Although a few drinks will probably help you fall asleep faster, do not confuse that with alcohol helping you sleep better.  In fact, the opposite is true.  Alcohol disrupts sleep phases and can leave you with a fragmented or interrupted sleep in the second half of your night.  Initially alcohol has a sedating effect but as your body metabolizes the alcohol, it has an activation effect.

Here is how it works:

In the first half of your sleep, as the alcohol is still working through your bloodstream you will sleep very deeply and dreamlessly.  This is due to the calming and numbing effect alcohol has on the brain and nerve cells.  Alcohol also suppresses rapid eye movement, which is a stage of sleep where most of the dreams happen.

In the second half of the night as the alcohol levels drop, your brain kicks into overdrive.  Your body may toss and turn and you will get issues with sleep fragmentation. You will have more vivid and stressful dreams and because you are waking up more frequently, you will remember the dreams more.

Alcohol is also a diuretic, which results in increased urine output and the need to get up and go to the bathroom more frequently.

Alcohol can also effect snoring.  Many people snore more after they drink.  This is due to the alcohol relaxing the muscles in the upper airway and disturbing normal breathing.  This can be especially dangerous with people suffering from sleep apnea.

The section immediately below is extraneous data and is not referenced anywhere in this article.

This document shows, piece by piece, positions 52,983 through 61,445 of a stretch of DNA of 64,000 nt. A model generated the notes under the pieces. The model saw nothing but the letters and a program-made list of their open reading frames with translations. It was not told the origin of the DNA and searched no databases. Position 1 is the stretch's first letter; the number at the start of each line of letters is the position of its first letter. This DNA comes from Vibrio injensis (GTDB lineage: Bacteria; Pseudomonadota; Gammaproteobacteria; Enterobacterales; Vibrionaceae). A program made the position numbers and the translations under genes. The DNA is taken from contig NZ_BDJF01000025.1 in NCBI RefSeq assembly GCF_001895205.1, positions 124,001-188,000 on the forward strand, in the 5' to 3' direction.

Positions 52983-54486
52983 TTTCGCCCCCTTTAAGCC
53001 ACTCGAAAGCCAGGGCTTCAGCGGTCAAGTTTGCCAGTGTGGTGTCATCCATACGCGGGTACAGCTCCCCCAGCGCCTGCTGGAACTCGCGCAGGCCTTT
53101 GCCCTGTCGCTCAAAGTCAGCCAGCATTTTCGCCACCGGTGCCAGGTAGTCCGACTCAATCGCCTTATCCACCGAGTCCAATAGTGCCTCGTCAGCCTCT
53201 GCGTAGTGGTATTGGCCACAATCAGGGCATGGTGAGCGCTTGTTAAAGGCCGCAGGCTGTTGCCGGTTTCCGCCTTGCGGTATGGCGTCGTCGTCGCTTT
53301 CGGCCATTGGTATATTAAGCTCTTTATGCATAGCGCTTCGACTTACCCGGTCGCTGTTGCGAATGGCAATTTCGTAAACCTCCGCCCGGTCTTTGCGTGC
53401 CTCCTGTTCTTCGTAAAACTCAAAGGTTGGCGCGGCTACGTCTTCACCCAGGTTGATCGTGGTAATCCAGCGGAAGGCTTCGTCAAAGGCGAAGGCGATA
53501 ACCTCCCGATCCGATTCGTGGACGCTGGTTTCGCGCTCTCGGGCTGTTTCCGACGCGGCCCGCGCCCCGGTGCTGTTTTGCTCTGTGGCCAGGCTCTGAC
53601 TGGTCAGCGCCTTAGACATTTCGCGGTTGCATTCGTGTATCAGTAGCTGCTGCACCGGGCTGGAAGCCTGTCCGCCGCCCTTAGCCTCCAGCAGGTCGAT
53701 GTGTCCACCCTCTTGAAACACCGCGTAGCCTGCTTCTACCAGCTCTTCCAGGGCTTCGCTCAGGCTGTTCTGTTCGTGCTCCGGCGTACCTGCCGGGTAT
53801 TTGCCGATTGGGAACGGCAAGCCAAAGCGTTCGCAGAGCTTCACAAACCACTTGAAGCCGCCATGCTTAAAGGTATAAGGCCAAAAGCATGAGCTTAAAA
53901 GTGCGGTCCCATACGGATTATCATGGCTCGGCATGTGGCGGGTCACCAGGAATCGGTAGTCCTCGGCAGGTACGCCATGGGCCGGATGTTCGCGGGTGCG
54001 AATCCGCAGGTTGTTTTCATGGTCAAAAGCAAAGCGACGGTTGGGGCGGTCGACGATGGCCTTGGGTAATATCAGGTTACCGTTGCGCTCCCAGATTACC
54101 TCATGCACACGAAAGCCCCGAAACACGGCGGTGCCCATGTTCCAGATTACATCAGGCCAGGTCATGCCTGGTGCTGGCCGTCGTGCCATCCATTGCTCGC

Some people try to offset the effects of alcohol by taking sleep aids such as Tylenol PM, Benadryl, or melatonin.  You should not do this because alcohol is a sedative and it is not wise to use another sedative on top of the alcohol.

If you think that the consumption of alcohol is having an effect on your sleep, the best way to confirm that is to take two weeks off from drinking alcohol and see how your sleep changes.

Once you have determined how the alcohol is effecting your sleep, you can try incorporating a buffer zone on the nights you have a few drinks.  Consider having your last drink at least two hours before bedtime.  A nightcap is definitely not a good idea.

Keep in mind that alcohol can affect your morning routine. Not sleeping well will make it hard to function properly in the morning, leading some people to reach for more caffeine or other stimulants. This turns into a vicious circle as the use of stimulants can affect sleep as well.